A good article on the importance of having an estate plan. http://www.forbes.com/sites/feeonlyplanner/2016/07/18/the-difference-between-having-an-estate-plan-and-a-wealth-transfer-plan/#37ac0675115e
An excellent article listing the most basic life changes that should cause everyone to review and revise their estate plan. http://www.forbes.com/sites/markeghrari/2016/01/28/8-reasons-to-revise-your-estate-plan-today/#1ba8bf6230d9
Preparing a will and estate plan for a blended family can be complicated, and strain family relations. These days, many families include children, stepchildren, former spouses and in-laws. The number of remarriages has been steadily rising over the past few decades. By some accounts, in 2013, 40 percent of marriages included at least one spouse who had previously been married, and in 20 percent of remarriages, both spouses had previously been married. Such situations require estate planning with clearly understood goals. The biggest issue in blended families is typically, “where will my money go when I die?” In many cases, remarried couples want to ensure that the surviving spouse will be appropriately cared for upon the death of their partner—with the children from their previous marriages becoming the ultimate beneficiaries of the assets their parents brought to the marriage. The challenge comes from designing a plan that will keep all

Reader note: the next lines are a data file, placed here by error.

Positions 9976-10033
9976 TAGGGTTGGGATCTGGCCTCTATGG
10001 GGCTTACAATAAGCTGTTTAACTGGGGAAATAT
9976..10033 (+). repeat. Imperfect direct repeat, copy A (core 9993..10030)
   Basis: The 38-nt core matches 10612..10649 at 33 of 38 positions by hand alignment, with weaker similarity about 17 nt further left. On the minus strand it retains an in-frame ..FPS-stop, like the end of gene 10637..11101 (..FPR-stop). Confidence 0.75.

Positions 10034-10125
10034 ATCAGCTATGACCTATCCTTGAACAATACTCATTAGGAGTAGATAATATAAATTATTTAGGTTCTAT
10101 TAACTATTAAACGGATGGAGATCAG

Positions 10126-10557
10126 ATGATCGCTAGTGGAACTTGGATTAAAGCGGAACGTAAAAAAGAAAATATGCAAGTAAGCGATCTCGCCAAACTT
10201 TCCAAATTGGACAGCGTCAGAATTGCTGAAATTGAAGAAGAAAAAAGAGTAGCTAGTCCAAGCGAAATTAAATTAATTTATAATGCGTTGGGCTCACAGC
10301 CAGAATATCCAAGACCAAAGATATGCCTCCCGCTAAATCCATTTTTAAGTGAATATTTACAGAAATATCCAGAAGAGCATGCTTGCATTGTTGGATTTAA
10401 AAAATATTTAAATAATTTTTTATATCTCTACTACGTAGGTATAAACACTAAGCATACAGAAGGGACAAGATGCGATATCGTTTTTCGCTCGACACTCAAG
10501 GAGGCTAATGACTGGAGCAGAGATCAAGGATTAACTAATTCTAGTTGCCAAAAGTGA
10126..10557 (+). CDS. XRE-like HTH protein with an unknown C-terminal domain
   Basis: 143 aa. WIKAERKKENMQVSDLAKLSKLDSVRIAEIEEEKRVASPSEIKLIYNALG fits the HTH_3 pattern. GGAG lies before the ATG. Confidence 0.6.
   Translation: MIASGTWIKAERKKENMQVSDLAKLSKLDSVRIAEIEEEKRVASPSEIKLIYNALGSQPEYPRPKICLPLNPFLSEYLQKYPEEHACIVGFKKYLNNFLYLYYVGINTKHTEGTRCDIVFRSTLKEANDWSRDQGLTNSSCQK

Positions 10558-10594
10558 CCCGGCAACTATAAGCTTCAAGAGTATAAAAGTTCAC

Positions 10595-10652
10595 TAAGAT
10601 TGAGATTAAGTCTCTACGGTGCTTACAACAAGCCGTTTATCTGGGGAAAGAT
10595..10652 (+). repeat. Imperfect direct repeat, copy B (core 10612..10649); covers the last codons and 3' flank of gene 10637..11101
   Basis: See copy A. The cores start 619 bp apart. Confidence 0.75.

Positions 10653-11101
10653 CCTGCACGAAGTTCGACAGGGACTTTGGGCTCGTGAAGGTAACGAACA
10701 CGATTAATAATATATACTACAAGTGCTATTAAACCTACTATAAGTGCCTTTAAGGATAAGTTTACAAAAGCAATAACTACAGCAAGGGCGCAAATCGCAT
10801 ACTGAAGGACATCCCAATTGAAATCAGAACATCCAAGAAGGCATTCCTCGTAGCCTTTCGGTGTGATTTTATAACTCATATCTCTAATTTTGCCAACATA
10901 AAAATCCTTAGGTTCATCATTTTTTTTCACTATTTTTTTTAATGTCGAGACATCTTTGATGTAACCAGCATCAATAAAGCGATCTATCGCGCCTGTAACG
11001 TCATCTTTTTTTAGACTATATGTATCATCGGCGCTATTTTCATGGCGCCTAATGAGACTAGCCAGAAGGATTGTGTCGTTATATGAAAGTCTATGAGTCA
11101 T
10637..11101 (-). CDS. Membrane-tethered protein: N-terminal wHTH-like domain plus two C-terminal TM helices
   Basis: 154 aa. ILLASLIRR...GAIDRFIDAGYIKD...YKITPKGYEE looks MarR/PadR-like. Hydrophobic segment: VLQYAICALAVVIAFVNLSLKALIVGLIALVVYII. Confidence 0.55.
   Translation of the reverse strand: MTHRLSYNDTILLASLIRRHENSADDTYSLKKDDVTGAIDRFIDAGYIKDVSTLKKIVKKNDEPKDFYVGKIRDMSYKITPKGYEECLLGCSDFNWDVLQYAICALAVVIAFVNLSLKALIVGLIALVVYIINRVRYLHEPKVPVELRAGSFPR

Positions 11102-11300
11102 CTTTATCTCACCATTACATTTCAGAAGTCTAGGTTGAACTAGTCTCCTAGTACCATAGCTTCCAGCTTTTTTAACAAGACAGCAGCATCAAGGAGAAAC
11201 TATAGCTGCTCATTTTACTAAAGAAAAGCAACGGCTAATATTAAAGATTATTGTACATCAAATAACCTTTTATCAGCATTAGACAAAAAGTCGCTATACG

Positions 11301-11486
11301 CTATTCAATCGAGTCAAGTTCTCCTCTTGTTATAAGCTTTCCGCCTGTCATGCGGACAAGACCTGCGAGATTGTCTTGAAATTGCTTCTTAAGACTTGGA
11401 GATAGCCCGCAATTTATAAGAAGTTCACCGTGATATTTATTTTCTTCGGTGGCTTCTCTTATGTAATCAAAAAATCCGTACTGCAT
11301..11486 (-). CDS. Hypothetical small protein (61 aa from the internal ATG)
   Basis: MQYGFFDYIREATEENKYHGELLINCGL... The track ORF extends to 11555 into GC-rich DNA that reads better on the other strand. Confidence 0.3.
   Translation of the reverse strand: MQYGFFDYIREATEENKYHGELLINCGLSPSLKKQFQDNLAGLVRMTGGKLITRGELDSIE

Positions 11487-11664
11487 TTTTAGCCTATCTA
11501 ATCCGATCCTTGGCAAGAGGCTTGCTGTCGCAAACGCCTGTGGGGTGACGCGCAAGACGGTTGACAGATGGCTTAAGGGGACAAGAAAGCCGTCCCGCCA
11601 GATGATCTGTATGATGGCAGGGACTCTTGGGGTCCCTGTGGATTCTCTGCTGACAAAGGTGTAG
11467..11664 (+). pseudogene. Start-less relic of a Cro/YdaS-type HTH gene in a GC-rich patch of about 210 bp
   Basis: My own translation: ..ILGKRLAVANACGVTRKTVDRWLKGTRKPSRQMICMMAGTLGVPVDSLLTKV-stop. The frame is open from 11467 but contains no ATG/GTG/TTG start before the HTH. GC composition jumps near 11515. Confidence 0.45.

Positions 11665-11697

The attached article provides a good explanation of trust planning.
One of the most important aspects of a divorce settlement is the drafting of a settlement agreement. The parties may come to an agreement, in general terms, about how much child support will be paid, and what a visitation schedule will be. However, unless an agreement is very carefully drafted, there can be future disagreements, and expensive litigation. A case before the Appellate Division in New York recently illustrated the point. In Matter of Apjohn v. Lubinski, 2014 Westlaw 641870 (3d Dept. Feb. 20, 2014), the parties disagreed as to what the father was required to pay for their son’s college expenses. Their 1994 divorce agreement said that the father was to pay “an amount not to exceed half of the cost of tuition, room and board at a SUNY college or university,” and that the child was required to apply to “the said college or university” for all possible